Sen. Marco Rubio faulted President Obama's call for a swift new law to put 11 million illegal immigrants in the United States on a clear path to citizenship.
"The president's speech left the impression that he believes reforming immigration quickly is more important than reforming immigration right," the Florida Republican said in a statement.
He expressed concern Obama's approach, outlined Tuesday in a Las Vegas speech, did not link border security with giving illegal immigrants a way to become citizens.
"Without such triggers in place, enforcement systems will never be implemented and we will be back in just a few years dealing with millions of new undocumented people in our country," Rubio said.
At the same time, 41-year-old Rubio, a potential 2016 presidential candidate, pushed back against conservative critics who questioned a bipartisan framework he and seven other senators unveiled Monday.
He defended the blueprint to conservative radio talk show host Rush Limbaugh, emphasizing the senators' proposal would make citizenship contingent on stricter enforcement rules.
"If there is not language in this bill that guarantees nothing else will happen unless these enforcement mechanisms are in place, I won't support it," Rubio said.
Limbaugh eventually said he saw the reform's benefits.
"What you are doing is admirable and noteworthy," Limbaugh told Rubio, even as he warned the first-term senator against compromising with Obama.
"You are recognizing reality. You're trumpeting it, you're shouting it," Limbaugh said. "My concern is the president wants to change the reality."
Sen. Lindsey Graham, R-S.C., also challenged those criticizing the senators' reform efforts.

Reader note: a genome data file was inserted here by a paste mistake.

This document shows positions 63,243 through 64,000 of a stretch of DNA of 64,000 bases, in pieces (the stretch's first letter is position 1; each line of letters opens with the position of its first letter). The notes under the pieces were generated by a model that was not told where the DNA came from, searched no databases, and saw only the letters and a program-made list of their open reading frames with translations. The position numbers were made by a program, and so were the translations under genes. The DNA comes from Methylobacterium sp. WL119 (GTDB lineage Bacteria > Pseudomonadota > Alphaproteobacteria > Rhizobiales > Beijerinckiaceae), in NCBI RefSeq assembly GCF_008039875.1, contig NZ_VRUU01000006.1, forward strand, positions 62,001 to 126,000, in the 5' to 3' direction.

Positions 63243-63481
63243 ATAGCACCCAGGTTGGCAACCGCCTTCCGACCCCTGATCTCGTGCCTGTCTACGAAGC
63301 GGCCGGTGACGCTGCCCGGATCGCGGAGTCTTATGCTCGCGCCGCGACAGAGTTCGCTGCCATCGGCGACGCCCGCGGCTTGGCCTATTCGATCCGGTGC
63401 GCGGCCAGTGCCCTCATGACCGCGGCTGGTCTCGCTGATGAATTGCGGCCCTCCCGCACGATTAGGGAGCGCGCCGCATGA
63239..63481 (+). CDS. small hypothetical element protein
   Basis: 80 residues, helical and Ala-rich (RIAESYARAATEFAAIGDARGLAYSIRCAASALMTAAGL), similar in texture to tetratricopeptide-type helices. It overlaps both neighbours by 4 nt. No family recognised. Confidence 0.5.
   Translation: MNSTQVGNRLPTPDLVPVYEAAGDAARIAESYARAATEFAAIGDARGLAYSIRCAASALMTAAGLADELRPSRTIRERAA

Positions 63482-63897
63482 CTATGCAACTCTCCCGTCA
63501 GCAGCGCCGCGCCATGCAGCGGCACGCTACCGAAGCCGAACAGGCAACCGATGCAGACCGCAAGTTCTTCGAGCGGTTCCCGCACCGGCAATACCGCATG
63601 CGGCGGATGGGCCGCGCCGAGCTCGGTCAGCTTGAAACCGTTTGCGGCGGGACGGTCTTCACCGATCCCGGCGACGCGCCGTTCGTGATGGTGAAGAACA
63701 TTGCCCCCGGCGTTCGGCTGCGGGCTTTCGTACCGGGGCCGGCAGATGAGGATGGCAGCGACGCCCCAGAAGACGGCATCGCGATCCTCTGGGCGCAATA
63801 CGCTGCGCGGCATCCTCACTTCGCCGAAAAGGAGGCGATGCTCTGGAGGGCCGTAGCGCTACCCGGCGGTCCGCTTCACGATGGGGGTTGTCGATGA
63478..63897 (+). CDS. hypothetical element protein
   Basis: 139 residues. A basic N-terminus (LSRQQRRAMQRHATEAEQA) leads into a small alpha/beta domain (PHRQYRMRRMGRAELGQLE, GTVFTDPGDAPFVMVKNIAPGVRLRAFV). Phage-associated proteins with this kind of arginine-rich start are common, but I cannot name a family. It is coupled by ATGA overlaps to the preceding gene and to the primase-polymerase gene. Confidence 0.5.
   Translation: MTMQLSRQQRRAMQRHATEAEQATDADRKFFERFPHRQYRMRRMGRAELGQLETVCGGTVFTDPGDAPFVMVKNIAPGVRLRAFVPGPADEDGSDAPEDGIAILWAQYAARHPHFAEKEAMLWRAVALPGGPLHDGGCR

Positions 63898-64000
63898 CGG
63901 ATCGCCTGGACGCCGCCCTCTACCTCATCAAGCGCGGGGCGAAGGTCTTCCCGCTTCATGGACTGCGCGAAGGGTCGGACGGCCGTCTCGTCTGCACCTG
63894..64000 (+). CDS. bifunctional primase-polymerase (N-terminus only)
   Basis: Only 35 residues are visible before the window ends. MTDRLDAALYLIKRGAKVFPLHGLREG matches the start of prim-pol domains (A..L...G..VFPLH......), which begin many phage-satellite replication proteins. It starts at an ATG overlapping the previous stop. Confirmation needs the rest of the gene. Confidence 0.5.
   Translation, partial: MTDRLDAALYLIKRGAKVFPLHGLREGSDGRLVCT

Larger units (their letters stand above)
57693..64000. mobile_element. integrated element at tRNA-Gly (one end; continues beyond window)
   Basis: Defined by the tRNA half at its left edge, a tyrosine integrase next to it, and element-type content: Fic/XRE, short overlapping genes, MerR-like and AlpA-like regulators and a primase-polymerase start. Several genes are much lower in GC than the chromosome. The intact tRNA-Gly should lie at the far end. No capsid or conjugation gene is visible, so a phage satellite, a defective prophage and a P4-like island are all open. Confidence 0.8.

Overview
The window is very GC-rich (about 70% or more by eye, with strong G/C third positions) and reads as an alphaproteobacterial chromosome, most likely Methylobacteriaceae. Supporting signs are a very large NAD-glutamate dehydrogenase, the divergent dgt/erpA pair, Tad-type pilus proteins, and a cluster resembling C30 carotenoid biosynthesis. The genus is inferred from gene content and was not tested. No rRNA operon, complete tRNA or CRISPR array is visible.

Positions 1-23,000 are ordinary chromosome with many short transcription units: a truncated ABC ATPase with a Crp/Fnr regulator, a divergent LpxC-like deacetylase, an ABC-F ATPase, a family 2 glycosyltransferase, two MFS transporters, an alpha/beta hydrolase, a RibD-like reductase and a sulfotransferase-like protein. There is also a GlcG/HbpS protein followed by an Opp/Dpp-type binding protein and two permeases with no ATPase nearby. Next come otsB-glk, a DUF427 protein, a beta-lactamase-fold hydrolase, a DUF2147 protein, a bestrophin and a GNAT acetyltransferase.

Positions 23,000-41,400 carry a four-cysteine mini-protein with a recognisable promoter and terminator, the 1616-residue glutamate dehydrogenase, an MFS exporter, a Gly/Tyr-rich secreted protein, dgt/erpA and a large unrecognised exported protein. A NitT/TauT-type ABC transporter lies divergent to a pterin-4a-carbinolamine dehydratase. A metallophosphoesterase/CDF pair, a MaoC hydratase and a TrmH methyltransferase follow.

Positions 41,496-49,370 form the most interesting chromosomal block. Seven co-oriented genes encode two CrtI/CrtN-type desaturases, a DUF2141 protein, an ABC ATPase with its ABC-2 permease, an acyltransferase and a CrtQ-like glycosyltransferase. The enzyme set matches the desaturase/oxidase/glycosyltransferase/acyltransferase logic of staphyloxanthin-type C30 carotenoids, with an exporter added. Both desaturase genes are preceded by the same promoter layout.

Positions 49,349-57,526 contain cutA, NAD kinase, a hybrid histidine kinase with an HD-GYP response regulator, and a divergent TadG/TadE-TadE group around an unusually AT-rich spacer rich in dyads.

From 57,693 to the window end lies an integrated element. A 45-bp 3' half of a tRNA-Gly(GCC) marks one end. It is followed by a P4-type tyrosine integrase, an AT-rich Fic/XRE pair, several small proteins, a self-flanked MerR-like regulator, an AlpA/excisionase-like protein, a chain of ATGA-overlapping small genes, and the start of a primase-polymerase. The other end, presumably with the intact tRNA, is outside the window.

"To all the people who don't like what we're doing, come up with a solution yourself and see how much support you can get for it," the Los Angeles Times quoted him as saying.
"If you're willing to accept the status quo, and all you're going to do is complain, then you're the biggest author of amnesty, not me," Graham said, referring to a de facto amnesty already happening because immigration rules are not enforced.
Sen. John McCain, R-Ariz., Obama's 2008 opponent, said in a statement he appreciated Obama's support for the senators' efforts in his Las Vegas remarks.
"While there are some differences in our approaches to this issue, we share the belief that any reform must recognize America as a nation of laws and a nation of immigrants," said McCain, who led a failed 2007 immigration-overhaul effort before focusing on toughening U.S. border security during his 2010 re-election campaign.
"We should all agree that border security and enforcement is particularly important in order to ensure that we don't repeat the mistakes of the 1986 immigration reform," he said in a statement. "The road ahead will be not be easy, but I am cautiously optimistic that working together, we can find common ground and move forward on this vitally important issue."
House Speaker John Boehner, R-Ohio, said in a statement through a spokesman: "There are a lot of ideas about how best to fix our broken immigration system. We hope the president is careful not to drag the debate to the left and ultimately disrupt the difficult work that is ahead in the House and Senate."
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